special tax bond

See Also:
Ad Valorem Tax
Direct Tax
Marginal Tax Rate
What is a Bond?
Coupon Rate Bond

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S Corporation vs C Corporation

See Also:
S Corporation
C Corporation
Limited Liability Company (LLC)

S Corporation vs C Corporation

Although these two entities are very similar, there has always been a debate between an S corporation vs C corporation. The S corporation vs C corporation debate has been ongoing for a while. The following are some major differences that exist which may help an entity choose the proper class of corporation.

Double Taxation

In a C corporation, the entity is forced to pay Federal Income Taxes at the entity level and again at the individual level when it distributes dividends to its shareholders. This double taxation is a huge disadvantage to the C corporation. It acts as a flow through entity much like a partnership. Each individual is only taxed on their earnings from the s corp at the individual level on schedule E of the IRS form 1040.

# of Shareholders

An S corporation can only have 100 shareholders total. This is good if it is a smaller company. However, for larger companies, this is simply not possible because of the amount of cash flow needed to finance a larger corporation. Consider all family members within the S corporation as only one shareholder. This means that there is a way in which there could be more than 100 shareholders. It also means that S corporation holders can increase their interest in the business without losing the status of an S corp.

Forms of Stock

C corps can issue several different forms of stock to obtain financing for its operations. In comparison, an S corporation can only have one class of stock. The C corporation’s advantage is that it has the ability to issue preferred shares or other classes depending on its needs.

Type of Company

You can form S corps only after you set a company as a C corp or a Limited Liability Company (LLC). This is a disadvantage for entities that would like the S corporation status (i.e. partnerships because of the similarities between the two).

Note: This is by no means all of the S corporation and C corporation differences. However, our list includes some of the main ones that influence a company to go one way or another.


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Nexus Overview

Nexus Overview

“Nexus” is a connection between a state and a taxpayer, sufficient enough to allow the state to subject the taxpayer to its taxing jurisdiction and require the taxpayer to file tax returns and pay taxes.

The concept is fairly straight forward, and easily understood, by companies doing business solely within the boundaries of their home state. But for companies engaged in interstate commerce, the determination of nexus becomes a more critical component in taxation matters. Certain activities can trigger nexus for both sales/use tax and income tax compliance, thus requiring an out-of-state vendor to register, report, and remit the appropriate tax to a state where nexus has been determined to exist.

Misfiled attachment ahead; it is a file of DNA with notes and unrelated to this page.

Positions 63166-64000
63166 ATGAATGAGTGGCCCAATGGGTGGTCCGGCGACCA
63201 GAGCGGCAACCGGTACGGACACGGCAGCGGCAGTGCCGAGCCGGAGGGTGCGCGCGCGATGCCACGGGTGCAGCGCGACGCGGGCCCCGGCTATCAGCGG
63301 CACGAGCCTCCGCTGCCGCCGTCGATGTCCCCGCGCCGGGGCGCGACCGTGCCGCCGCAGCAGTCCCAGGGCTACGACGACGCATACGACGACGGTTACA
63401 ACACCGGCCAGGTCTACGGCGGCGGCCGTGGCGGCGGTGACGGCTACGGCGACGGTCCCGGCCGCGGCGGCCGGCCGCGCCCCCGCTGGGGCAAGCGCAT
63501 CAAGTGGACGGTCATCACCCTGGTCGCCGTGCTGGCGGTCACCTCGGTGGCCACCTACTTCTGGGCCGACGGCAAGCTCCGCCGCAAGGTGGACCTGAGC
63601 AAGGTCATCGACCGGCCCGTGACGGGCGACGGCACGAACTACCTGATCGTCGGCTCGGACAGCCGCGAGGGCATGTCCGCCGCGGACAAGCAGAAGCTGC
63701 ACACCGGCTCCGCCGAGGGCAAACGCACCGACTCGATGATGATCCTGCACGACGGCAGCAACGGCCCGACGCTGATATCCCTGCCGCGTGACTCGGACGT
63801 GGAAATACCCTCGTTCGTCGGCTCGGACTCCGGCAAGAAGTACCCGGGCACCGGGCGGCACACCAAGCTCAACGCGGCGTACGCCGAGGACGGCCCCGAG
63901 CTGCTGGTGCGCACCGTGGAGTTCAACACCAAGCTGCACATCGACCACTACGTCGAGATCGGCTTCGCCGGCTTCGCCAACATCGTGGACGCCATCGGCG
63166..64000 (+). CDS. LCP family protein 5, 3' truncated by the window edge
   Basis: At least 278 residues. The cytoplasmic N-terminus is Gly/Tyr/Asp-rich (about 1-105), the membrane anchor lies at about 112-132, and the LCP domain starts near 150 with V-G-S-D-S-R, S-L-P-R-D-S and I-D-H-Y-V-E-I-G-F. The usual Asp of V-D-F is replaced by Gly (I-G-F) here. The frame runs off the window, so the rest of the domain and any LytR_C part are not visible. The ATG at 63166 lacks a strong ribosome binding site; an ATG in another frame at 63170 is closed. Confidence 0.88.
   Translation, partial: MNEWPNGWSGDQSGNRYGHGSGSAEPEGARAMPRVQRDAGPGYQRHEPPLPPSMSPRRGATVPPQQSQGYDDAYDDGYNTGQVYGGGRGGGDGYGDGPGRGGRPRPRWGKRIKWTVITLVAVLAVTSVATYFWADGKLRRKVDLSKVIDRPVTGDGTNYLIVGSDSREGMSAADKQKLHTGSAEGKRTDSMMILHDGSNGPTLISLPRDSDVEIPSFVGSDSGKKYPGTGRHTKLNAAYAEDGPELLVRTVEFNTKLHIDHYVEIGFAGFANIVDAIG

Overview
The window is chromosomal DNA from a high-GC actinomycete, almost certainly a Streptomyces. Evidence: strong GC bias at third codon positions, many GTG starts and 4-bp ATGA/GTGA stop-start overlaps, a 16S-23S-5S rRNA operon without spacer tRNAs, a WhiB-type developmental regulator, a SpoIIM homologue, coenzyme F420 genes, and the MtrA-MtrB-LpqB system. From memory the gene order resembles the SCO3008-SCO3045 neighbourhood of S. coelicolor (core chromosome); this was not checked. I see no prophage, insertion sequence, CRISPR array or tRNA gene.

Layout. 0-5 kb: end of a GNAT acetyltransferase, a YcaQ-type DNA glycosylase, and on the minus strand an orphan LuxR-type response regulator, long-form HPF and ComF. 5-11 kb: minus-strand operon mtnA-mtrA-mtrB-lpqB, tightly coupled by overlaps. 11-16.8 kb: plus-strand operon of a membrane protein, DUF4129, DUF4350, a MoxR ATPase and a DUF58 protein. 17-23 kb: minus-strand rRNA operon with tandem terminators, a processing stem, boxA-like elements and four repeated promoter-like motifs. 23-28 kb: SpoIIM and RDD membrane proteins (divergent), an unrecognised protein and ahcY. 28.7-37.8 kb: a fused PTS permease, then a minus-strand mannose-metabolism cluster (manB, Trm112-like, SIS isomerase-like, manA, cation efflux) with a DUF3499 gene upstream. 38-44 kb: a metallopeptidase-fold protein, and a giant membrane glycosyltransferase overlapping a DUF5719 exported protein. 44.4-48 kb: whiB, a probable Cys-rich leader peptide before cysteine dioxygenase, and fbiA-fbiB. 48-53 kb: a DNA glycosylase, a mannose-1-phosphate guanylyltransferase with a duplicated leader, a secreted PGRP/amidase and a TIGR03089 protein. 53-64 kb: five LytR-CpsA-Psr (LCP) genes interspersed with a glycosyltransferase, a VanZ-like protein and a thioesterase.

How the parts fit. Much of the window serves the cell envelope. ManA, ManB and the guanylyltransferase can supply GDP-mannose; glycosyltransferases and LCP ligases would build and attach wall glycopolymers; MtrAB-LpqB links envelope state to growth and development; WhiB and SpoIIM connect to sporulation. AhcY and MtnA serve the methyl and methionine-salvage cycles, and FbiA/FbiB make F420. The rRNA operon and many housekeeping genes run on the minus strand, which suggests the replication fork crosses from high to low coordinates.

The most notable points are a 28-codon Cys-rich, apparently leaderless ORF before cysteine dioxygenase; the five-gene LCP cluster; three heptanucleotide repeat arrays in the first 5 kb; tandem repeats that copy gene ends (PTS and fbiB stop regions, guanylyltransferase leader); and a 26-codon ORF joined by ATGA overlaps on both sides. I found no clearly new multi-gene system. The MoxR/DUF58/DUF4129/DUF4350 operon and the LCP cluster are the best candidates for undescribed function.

Business Activities That Create Nexus

Typical business activities that create either sales tax or franchise tax nexus include, but are not limited to:

Sellers often fail to register and comply with a state’s taxing requirements due to the mistaken belief that activities of a division and or sub-contractors do not create nexus, that product displayed or available for sell on a consignment basis does not create nexus or that salesmen calling on customers for orders accepted out-of-state does not create nexus. In reality all of these activities do, in fact, create nexus.

The virtual markets and the internet have expanded the proliferation of nexus questions traditionally brought forth by mail-order activity. An understanding of nexus and proactive state tax planning, prior to business expansion into other states, may eliminate burdensome filing requirements and costly penalties and interest for failure to comply.

Nexus Overview

See Also:
Managed Sales and Use Tax Programs
Audit Committee
Carried Interests
Net Sales
Market Positioning

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Internal Revenue Service (IRS)

See Also:
Cash Flow After Tax
Deferred Income Tax
Ad Valorem Tax
Tax Brackets
Tax Efficiency

Internal Revenue Service (IRS) Definition

The Internal Revenue Service or IRS for short is a government agency underneath the Department of Treasury. Furthermore, it is primarily responsible for administration and collections of federal income taxes.

Internal Revenue Service (IRS) Meaning

President Abraham Lincoln created the Internal Revenue Service during the Civil War and Reconstruction period to fund the war effort. Since then, the agency has been primarily responsible for funding the U.S. Government operations and services. The IRS is responsible for not only collecting from individuals and businesses, but also preparation and distribution of IRS forms. It is also responsible for conducting audits of individuals or businesses to ensure accuracy and that fraudulent activity has not occurred. A commissioner, known as the Commissioner of Internal Revenue, runs the IRS. Furthermore, the President fills this is a position. Like the Securities and Exchange Commission (SEC) the commissioner cannot be fired once appointed. This job security allows the commissioner to perform what is necessary without having to worry about getting fired.

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Internal Revenue Service

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Internal Revenue Service

 

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Gross Up

See Also:
Adjusted Gross Income Definition